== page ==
Could you first introduce yourself to the reader?
Alexandra Ault, Lead Curator, Manuscripts 1601-1850 at the British Library.
What does your job involve? Give us the typical outline of a day?
My work involves helping to care for a vast collection of manuscripts from 1601-1850 with particularly strong holdings relating to literature, science, history and politics. Although much of the material relates to Great Britain and Europe, it is a global collection and contains items from around the world. No one day is the same. I assess material for display, loan and exhibition; write exhibition labels; acquire new manuscripts from donors, at auctions and from dealers; write exhibition proposals; manage small and large digitisation projects; collaborate with external academic partners on research projects; give talks (both online and in person); present material for film and sound broadcast; help members of the public and researchers with queries; identify cataloguing and conservation priorities; manage PhD student research placements; and so much more.
What’s great about your job?
The manuscripts! The material is so varied there is always something new to discover. From original manuscripts by William Blake, Jane Austen and Samuel Taylor Coleridge, to letters by Ada Lovelace and Royal Society volumes, there is so much breadth and depth to the collections. I also love the variety of the job and I am lucky enough to work with lots of incredible people.
What are the bits you don’t like or find challenging?
There is nothing I dislike about my job. There is often more demand on the collections than can be accommodated, so that sometimes means we can’t say yes to each exhibition or research proposal. There is also a lot of administration but it is entirely necessary! Much of the role can feel a little like project management but this is also necessary and I don’t see it as a bad thing.
What are the highlights of your career to date?
Curating a series of manuscript exhibitions across China for the British Library in 2016-2018; successfully acquiring the ‘Melford Hall’ manuscript (an ‘unknown’ volume of poems by John Donne); filming with Fiona Bruce and Nicola Benedetti for a Sky Arts Programme about the British Library.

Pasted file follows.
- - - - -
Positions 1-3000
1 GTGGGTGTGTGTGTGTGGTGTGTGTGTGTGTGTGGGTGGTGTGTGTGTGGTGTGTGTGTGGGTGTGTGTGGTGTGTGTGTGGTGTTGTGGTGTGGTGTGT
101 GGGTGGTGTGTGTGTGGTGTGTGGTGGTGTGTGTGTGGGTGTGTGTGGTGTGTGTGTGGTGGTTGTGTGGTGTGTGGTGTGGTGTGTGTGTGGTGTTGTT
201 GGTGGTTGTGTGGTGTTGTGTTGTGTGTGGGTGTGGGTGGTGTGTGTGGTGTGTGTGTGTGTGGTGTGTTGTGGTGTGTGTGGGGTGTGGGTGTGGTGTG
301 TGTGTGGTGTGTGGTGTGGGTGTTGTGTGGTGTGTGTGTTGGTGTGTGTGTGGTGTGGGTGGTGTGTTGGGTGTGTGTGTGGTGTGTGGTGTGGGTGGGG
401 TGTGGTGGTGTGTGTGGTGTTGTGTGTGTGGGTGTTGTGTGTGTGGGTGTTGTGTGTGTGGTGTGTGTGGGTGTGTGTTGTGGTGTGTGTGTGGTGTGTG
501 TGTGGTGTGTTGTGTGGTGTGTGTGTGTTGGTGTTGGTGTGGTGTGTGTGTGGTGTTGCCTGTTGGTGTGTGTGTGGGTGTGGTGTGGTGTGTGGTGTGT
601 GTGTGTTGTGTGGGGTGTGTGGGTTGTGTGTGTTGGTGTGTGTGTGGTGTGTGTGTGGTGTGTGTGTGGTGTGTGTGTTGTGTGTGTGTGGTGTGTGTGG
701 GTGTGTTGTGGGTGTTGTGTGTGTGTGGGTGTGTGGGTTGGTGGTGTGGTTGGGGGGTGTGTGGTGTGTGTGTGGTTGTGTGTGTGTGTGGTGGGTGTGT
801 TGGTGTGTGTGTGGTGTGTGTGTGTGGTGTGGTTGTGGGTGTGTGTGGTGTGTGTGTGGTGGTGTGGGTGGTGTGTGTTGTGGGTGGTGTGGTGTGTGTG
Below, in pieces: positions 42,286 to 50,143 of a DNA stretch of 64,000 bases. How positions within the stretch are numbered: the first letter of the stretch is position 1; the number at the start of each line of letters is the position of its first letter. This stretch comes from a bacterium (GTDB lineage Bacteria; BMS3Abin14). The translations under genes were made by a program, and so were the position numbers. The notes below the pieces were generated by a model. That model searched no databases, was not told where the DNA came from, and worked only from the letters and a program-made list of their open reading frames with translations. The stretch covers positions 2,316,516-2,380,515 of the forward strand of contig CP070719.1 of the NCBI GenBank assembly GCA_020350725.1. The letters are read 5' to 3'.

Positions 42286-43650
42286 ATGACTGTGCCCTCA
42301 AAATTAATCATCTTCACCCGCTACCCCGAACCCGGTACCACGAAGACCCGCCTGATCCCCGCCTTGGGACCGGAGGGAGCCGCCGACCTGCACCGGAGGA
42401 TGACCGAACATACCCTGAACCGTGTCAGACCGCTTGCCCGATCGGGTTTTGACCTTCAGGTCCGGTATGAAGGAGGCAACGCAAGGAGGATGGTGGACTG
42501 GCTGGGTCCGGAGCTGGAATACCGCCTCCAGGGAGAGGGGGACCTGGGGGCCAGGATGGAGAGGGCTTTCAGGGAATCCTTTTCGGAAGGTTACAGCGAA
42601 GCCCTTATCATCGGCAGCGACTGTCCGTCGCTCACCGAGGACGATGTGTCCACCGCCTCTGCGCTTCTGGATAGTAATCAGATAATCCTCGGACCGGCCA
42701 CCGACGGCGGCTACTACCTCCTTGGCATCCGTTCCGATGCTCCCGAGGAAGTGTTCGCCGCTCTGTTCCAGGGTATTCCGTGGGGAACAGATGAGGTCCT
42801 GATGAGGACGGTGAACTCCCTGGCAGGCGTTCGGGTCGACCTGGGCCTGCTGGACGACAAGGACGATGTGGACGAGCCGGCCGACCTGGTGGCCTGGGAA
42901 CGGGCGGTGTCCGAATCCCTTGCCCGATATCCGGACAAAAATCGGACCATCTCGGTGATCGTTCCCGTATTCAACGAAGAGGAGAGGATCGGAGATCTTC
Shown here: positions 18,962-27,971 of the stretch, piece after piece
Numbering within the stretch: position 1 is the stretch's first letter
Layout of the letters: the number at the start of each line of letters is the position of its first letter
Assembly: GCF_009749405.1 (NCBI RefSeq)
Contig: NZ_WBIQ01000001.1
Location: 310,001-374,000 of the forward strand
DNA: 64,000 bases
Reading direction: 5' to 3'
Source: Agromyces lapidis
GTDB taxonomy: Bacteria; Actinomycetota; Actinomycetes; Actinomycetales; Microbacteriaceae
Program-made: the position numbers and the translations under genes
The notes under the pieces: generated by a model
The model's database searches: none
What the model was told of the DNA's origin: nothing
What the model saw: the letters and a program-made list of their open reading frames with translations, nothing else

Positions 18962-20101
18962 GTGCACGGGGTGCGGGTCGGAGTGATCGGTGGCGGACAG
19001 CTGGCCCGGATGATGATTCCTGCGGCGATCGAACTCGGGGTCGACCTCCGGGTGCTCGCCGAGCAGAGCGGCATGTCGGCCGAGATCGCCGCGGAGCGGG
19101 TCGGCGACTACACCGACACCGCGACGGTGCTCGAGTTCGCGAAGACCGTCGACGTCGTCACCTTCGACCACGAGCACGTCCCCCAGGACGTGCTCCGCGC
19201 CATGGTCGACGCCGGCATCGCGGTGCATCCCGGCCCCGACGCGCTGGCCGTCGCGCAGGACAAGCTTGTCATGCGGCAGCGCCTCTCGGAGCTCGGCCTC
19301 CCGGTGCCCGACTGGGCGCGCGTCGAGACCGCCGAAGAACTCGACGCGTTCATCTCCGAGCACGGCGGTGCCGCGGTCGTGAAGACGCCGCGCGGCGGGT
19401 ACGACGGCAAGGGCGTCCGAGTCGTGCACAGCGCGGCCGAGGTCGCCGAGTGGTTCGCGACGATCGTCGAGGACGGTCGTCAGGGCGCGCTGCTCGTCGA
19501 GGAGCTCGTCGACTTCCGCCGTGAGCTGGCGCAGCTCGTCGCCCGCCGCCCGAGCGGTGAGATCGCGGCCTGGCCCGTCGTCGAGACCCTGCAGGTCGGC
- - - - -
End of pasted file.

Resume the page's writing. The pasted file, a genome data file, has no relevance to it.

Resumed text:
What was your career path into this job? Have you also worked outside the arts?
I read History of Art at the Courtauld for my BA and MA. I always worked in school holidays so I obtained sound administrative and computer skills mostly through temping. My first job after University was for an American firm called Artnet which led to me finding a Sales Administrator role in the Chinese Department at Sotheby’s Auctioneers. I moved to the British Pictures Department at Sotheby’s where I worked with the wonderful Henry Wemyss in the British and European watercolours and drawings section. From there I moved to Bonhams Auctioneers as a junior specialist in Watercolours and Drawings. My next role was as an Assistant Curator at the National Portrait Gallery which in turn led me to the British Library as a cataloguer of King George III’s Topographical Collection of prints and drawings. I was then lucky enough to move to the Manuscripts Department first as curator, then as lead curator. Having sound organisational and management skills coupled with a love of works on paper helped me navigate a career stretching between private and public institutions.
Can you describe your biggest challenge so far in your career? How did you overcome it?
I have faced both redundancy and multiple temporary and short term contracts at various points in my career. While unsettling, they provided incredible opportunity for change and development – each temporary contract meant I was willing to look for other short-term contracts – which in turn yielded varied experience.
Have you noticed any changes in the industry? If so, what?
Digital skills are increasingly necessary for curatorial work. Additionally, the ability to write across many different formats is now expected – I am often required to write an academic article and a series of tweets at the same time.
You’ve been granted the ability to send a message to 16-year-old you. What do you say?
Continue to follow the subjects in which you are most interested. And spend your spare time visiting museums and galleries. If an interview isn’t successful, it just means another opportunity is waiting round the corner.
Do you have any advice for young people interested in doing your kind of job?
Get as much experience in your holidays as you can. And apply for internships. If you can temp then obtaining office skills (or digital skills) is a great way to add to your CV while earning some extra money. Make sure you are thoroughly prepared for interviews – and research each role and institution so you feel confident when being questioned. Interviewers like to see the candidates are familiar with their organisation and work.